The horror genre is usually characterized by creepy ghouls,
gruesome gore, sinister fiends and over-the-top heroes. You are
less likely to find sorrowful ghosts, humble narrators and humor.
Dean Koontz's latest novel, FOREVER ODD, is a horror story with
ghosts torn between this life and the next, a reluctant 21-year-old
hero, and yes, humor.
FOREVER ODD picks up where the recent ODD THOMAS leaves off. Our
protagonist, Odd Thomas (his real name), is recovering from a
bloody showdown with a deranged killer and the loss of his true
love. While on hiatus from his job as a fry cook, the ghost of Dr.
Wilbur Jessup, the stepfather of Odd's childhood friend Danny,
wakes him late one night. Odd can see ghosts, the "lingering dead"
as he calls them. He tries to help guide them to the next life so
they can be released from the misery and attachment of this one.
Odd is summoned to the Jessup home, where the doctor's body is
found. But when he realizes that Danny is missing from the scene of
the crime, Odd sets out to save his friend.
In the space of two long and dangerous days Odd tracks down Danny
and his kidnappers. Readers learn much about Odd: his unique and
often burdensome supernatural gifts, his love for Stormy, the
wonderful and supportive (if a tad eccentric) friends he surrounds
himself with, and his desire for a simple life, perhaps selling and
installing tires. Still, there is much to the back story that
readers are left in the dark about. What happened to his mother?
How exactly did Stormy die? What happened to him last August?
Koontz alludes to these things, but the answers are found in ODD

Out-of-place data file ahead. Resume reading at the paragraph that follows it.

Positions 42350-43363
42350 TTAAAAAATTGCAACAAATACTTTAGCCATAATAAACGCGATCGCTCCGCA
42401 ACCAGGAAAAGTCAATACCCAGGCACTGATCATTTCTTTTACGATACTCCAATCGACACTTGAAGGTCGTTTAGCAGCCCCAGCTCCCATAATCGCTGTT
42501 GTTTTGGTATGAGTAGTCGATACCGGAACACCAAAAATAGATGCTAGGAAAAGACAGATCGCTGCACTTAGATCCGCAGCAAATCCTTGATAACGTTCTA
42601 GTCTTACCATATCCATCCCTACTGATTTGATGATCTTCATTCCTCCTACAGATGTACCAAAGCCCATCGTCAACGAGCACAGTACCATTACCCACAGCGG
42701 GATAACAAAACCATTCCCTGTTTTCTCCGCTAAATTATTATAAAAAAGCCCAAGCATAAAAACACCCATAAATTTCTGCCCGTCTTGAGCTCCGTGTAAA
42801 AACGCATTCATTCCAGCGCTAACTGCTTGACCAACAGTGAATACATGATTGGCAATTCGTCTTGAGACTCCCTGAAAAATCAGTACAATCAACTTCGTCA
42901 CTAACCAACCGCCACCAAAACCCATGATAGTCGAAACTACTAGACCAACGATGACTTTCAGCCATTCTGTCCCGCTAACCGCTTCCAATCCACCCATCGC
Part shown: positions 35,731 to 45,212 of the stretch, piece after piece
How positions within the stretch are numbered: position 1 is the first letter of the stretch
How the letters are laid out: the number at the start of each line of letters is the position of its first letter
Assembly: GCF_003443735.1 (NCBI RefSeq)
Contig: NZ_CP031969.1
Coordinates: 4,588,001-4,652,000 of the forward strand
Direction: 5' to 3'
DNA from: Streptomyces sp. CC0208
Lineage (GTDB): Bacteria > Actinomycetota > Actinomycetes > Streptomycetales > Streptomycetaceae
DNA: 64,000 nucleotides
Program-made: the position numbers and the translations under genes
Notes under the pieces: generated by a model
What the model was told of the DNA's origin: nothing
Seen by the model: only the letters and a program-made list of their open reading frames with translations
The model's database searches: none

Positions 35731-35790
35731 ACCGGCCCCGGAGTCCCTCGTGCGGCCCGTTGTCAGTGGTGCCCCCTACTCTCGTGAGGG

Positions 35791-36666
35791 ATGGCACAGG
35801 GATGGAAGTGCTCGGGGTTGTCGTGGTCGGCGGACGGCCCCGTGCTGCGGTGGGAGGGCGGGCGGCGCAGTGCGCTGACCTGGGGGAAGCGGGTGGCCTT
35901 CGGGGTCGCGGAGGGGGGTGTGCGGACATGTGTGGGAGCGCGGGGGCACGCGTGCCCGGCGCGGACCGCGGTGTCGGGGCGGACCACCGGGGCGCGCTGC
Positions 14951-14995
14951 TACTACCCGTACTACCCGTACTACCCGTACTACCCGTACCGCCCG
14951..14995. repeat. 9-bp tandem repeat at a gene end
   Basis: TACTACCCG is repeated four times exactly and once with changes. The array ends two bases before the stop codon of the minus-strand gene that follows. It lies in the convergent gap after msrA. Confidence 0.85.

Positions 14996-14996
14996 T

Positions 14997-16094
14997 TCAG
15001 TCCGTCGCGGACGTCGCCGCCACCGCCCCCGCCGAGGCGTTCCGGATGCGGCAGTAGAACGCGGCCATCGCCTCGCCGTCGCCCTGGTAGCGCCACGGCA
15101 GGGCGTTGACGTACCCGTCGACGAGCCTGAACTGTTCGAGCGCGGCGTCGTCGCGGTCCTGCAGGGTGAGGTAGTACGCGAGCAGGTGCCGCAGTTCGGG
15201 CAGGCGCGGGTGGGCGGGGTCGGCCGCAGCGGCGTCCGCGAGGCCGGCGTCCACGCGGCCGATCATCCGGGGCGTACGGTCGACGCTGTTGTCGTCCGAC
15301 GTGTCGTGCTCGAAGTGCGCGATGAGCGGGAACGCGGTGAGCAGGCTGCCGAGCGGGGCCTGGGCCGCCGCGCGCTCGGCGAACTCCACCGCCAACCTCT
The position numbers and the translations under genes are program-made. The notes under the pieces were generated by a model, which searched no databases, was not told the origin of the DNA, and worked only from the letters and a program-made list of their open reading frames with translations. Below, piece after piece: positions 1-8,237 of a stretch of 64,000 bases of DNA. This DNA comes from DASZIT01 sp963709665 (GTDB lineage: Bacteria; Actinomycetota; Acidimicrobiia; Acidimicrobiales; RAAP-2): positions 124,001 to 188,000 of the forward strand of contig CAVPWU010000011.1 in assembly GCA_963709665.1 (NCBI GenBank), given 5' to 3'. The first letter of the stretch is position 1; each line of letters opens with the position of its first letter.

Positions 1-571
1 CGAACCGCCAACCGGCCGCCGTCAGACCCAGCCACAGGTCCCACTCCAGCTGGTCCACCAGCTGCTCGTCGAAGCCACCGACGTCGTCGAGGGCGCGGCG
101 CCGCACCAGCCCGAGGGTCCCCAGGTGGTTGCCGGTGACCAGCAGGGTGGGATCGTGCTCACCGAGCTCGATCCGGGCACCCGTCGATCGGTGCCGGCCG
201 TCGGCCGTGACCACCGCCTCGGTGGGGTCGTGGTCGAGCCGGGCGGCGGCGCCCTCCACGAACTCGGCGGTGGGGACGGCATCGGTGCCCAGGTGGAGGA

THOMAS and he doesn't rehash much.
The present tale finds Odd tunneling deep under the town following
Danny and who he thinks has abducted him. The trail leads to the
ruined Panamint casino and resort, the scene of a large earthquake
and devastating fire. In this creepy building, full of ghosts and
wreckage, Odd learns that Danny's captors are the insane beauty
Datura and her two henchmen. Datura, a phone-sex operator and
practitioner of a twisted version of Voodoo, has taken Danny to
lure Odd to her. She has learned of his gifts and demands that he
show her some ghosts.
Datura and Odd play cat-and-mouse all over the Panamint with
several frightening confrontations. Odd's goal remains saving
Danny, but can he save himself from Datura's clutches as
What is so humorous about all of this? The humor is not at all in
the situation (except maybe the fact that the ghost of Elvis is a
companion of Odd's), but in Odd's response to the situation. His
humor, his light and offhand way of narrating the story, is funny
and witty. Sometimes, though, it is a bit too much: not every
statement needs to be followed by a one-liner or funny quip. The
other thing that may turn some readers off is the tendency, toward
the end of the novel, for Odd to moralize a bit. Yet it is an
understandable response to what he has witnessed and suffered both
in this tale and in his life.
In many ways FOREVER ODD is more an adventure story than a horror
tale. But many aspects of a horror novel are present as well. The
most compelling aspect of the book is Odd himself. He is an honest,
brave, smart and likable protagonist, if a bit damaged and sad. It
is not necessary to have read ODD THOMAS before this one because it
stands on its own as a complete story, but reading FOREVER ODD
first will surely encourage a trip to the bookstore to pick up the
novel that introduced Odd.
FOREVER ODD is a quick and enjoyable read --- just scary enough for
winter fireside reading but not scary enough to keep you awake at
night. More character-driven than many horror novels, it is a fun
and unique approach to ghost stories and creepy tales.
Reviewed by Sarah Rachel Egelman on January 22, 2011